Donald Trump shakes hands with Hillary Clinton at the conclusion of their first presidential debate (Photo: Reuters file photo)
I was wrong.
Though I'm sure there are quite a few other nouns that could be used to describe it, let's stick with 'wrong' and whatever adjective one feels appropriate to describe my column here of five months ago where I said there was no way Trump could win.
Turns out that it is possible to win the U.S. presidency with a 'focus on getting whites to the polls strategy.'
I've been mulling over why I was so wrong, besides the obvious answer generously offered by so many that I'm a nincompoop. (Yes, though eating crow -- a lot of crow -- there is still a sense of humour).
A couple of observations.
We had scientific polling by experts, we had focus groups by professionals, we had data. We spoke with equal measures of certainty and arrogance. And we were, I was, wrong.
First, those of us in the think tank business rely on data and analysis and both either let us down or we were too complacent in challenging our epistemology of the data point. We had scientific polling by experts, we had focus groups by professionals, we had data. We spoke with equal measures of certainty and arrogance.
And we were, I was, wrong.
My analysis was largely based on demographics; that rising numbers of African Americans, Latinos, college educated and others meant that you could not win without getting a significant number of those voters. This was the analysis of the Republican party after the 2012 election.
In its Growth and Opportunity Project (GOP), elements of the party laid out a vision for winning in 2016 based on a post mortem of what went wrong in 2012. The conclusion was to widen the tent, attract Latinos, push immigration reform, make a serious effort to reach out to non-traditional republicans. In essence to go with, not against, the U.S. demographic shift.
When Trump blew up the GOP's GOP it appeared that the game was over for the GOP.
It also appeared that way too many elements within the Republican party as evinced by the attempts to try and suppress turnout among African Americans, Latinos and other growing, democratic-leaning demographics.
Clinton... offered competence and an impressive CV. She probably would have been a good president, boring but solid. But that was just not enough to motivate enough people to come out for her.
Turns out that these efforts were not necessary.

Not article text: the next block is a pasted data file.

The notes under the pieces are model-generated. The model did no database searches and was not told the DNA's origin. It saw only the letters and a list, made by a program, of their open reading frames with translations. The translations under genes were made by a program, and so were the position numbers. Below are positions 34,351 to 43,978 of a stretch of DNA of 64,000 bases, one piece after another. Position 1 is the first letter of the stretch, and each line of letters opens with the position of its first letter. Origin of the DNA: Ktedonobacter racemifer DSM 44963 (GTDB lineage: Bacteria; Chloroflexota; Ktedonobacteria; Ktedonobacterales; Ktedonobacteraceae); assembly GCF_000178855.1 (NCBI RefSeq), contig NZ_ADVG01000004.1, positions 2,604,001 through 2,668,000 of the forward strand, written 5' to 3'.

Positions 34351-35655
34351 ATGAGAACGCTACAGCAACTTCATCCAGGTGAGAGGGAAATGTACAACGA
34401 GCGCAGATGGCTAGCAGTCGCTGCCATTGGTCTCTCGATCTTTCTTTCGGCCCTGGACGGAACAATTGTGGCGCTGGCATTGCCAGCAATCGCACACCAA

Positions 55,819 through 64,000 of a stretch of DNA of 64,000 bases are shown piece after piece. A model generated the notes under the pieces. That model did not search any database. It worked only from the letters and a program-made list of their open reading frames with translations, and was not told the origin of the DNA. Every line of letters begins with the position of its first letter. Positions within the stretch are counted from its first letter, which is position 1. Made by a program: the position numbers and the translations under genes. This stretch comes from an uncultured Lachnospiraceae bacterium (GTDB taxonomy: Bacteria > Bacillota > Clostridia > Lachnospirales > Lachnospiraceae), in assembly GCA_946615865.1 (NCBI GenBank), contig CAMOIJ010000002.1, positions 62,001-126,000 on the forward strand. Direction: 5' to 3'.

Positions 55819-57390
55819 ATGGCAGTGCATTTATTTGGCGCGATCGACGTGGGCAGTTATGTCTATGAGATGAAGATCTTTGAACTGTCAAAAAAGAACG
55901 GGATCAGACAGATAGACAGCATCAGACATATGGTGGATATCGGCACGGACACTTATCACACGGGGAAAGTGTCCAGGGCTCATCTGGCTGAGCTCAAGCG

The democrats, by putting forward Hillary Clinton, did a far better job of suppressing the votes they needed to win than the republicans ever could have hoped to do with draconian voter id laws and other measures.
And this leads to the major observation about this election.
More people voted for something than those who voted against something.
This is something that I knew as an old adage but missed or dismissed with this election. One might not like what Trump stood for, but a lot of people did, enough for him to become president. He had a vision that compelled people to come out, in record numbers, just as Obama's vision had done eight years earlier.
Clinton, on the other hand, offered competence and an impressive CV. She probably would have been a good president, boring but solid. But that was just not enough to motivate enough people to come out for her.
Couple of other points.
The Supreme Court never struck me as an issue during the campaign. I do not recall seeing much news coverage or time devoted to it on the network talk shows. But I did hear it mentioned by thoughtful friends who were voting for Trump. The future of the court seems to have motivated some on the right but not the left?
Progressives in the U.S. now face not just the spectre of four to eight years of Donald Trump and a GOP house and Senate, but beyond this they face decades, generations perhaps, of a very conservative Supreme Court.
So Bernie Sanders could win the next election and the one after that but you'll still have a Trump Supreme Court. I wonder if the realization of that reality would have made a difference in this election?
With so many analysts and pollsters getting it so horribly wrong, we need a major rethink of how we do our analysis
I do hope the victors are kind. That the country is divided is an understatement. Many especially African Americans are fearful of the Alt-Right and white nationalist undertones that they heard in the campaign. Whether Trump realizes those worries or follows through on his promise to be the best president that African Americans have ever had remains to be seen.
I am not saying that to give Trump credit nor am I saying it to give African Americans false hope. It's just that with Trump one can never discount any possibility no matter how counter-intuitive, remote or what the data points say. I made that mistake once and will not make it again.
Last point, with so many analysts and pollsters getting it so horribly wrong, we need a major rethink of how we do our analysis. I will continue to write and speak on these issues, with a great deal more humility. But I really do hope the media, especially the media in the U.S. meaning The New York Times, Washington Post, CNN, PBS and others find a new crop of analysts and talking heads.
But, yes, I was wrong.
Wasn't the first time and won't be the last, but it's the biggest to date.
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